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Try downloading the entire Bitcoin blockchain onto your phone. It's a hefty chunk of data, some 200GB at last count. While some high-end smartphones might be able to cope with the load, it's way too big for most of us--and that's important, especially when it comes to making transactions on mobile.
This is why we use wallets. These are apps that allow you to access great hulking blockchains without having to store all that data locally. The problem is, these wallets are often reliant upon third-parties to execute transactions, store private keys and access funds. This isn't the decentralized, trustless dream we were promised. We were supposed to be in control of our money and no one else. Not a bank, not a company, no-one. So, it seems odd to trust a wallet provider, many of which have fallen foul of hackers. Luckily, there’s a solution being worked on and it might be ready within six months.
Light clients are like having a thinned out version of the Bitcoin blockchain stored on your phone. It only stores some of the data, enough to let you connect to the network but not too much to fill up your phone. You don't need all those third parties to make a transaction, you get direct access through the client. Sounds dreamy, right? Well, sort of. The problem is, it’s hard to verify Bitcoin transactions without possessing the whole blockchain (as each transaction links back to a previous transaction). But, Bitcoin developer Jimmy Song thinks his latest project, the Neutrino light client, has fixed many of these issues.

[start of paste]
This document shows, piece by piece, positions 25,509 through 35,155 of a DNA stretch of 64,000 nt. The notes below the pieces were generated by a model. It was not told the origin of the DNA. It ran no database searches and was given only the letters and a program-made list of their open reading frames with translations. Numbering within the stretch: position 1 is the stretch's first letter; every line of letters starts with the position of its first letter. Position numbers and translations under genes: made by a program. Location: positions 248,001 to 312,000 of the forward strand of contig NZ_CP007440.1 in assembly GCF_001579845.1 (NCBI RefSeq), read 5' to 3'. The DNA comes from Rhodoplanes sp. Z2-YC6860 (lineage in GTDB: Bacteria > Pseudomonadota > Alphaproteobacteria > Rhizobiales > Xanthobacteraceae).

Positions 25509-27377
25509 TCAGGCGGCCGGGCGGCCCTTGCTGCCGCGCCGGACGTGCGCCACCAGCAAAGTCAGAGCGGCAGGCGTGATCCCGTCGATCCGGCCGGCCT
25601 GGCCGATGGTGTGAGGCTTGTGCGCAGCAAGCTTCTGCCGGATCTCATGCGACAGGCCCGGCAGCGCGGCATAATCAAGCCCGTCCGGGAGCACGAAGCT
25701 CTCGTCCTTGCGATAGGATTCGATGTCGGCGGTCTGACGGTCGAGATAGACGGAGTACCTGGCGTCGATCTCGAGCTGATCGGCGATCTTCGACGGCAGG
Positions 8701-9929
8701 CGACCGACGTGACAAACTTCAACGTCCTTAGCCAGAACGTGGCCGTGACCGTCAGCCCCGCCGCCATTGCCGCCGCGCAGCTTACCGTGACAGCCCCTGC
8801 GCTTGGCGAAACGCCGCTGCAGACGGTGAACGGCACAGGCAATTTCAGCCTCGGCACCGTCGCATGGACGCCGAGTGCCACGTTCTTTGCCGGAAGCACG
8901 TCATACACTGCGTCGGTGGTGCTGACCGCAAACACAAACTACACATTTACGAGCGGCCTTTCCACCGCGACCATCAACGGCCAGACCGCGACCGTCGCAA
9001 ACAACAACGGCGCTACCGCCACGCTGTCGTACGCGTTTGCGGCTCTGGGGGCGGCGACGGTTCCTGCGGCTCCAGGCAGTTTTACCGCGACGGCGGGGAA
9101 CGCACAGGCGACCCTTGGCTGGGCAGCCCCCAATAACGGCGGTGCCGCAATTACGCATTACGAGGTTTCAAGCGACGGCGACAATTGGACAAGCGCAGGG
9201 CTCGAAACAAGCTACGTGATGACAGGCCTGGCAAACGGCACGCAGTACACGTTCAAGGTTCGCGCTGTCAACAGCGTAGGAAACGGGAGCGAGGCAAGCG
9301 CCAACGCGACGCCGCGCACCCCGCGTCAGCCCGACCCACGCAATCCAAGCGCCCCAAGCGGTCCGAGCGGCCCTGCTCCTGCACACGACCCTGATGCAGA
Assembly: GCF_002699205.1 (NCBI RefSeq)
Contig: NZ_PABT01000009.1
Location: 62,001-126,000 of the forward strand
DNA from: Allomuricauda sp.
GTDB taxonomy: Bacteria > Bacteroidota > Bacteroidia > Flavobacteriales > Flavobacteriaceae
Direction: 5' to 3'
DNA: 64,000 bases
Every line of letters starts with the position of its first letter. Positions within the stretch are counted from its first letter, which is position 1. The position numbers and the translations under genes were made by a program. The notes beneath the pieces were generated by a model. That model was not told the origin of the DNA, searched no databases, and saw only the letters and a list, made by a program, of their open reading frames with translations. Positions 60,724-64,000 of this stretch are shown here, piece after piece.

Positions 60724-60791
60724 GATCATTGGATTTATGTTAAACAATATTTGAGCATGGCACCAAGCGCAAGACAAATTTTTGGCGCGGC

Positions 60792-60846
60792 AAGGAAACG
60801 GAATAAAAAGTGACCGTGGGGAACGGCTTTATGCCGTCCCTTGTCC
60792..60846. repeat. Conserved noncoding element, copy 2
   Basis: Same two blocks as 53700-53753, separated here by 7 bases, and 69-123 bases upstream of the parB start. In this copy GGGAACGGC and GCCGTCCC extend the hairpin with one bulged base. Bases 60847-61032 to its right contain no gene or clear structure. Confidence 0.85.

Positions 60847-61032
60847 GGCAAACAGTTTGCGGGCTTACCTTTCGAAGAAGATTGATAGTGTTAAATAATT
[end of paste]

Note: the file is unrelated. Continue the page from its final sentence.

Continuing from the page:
What is Neutrino?
Neutrino is a Bitcoin light client designed with mobile devices in mind. It is based on two Bitcoin improvement proposals, BIP 157 and BIP 158, which make it easier for light clients to interact and carry out transactions on the blockchain. It allows users to keep control of their own private keys, so they don’t have to trust a third party and has a few extra security measures thrown in.
At present, most Bitcoin light clients can't check the entire history of the blockchain to verify if a transaction is genuine—the method used to check them normally. So they normally rely on third parties to feed them that data. That's a weak point, and a hacker could intercept data flowing from the third party to the light client and feed it false information.
“Most wallets use some trusted third party. There is a protocol which lets you query random nodes on the network that gets you to do a lot of the communication,” Jimmy Song, developer at Neutrino, told Decrypt, adding, “What’s wrong is there’s a bunch of vulnerabilities on the server and the light client neutrino fixes a lot of that. It’s more secure, you don’t have to trust a third party server.”
Neutrino makes a few concessions to fix these potential problems. It uses a filter system to check that there is no abnormal behavior on the network. If any is detected, it will request the full block to be downloaded—so it can check the cryptography within the block. Once it has the block, it is able to confirm that the transaction did or didn’t happen. This, obviously, increases the memory requirements as the light client has to download more blocks than it would otherwise.
Song admits, there's still a fair amount of work left to be done. "There is more validation to do on the client side as the client now has to do additional verification to prove that the data sent by the server is true," he said in an article in bitcoin magazine.
However, a few megabytes of memory and a bit more time taken to verify a transaction is probably worth it when potentially hundreds or thousands of dollars are at stake. If you’re going to be your own bank, you should probably start behaving like one.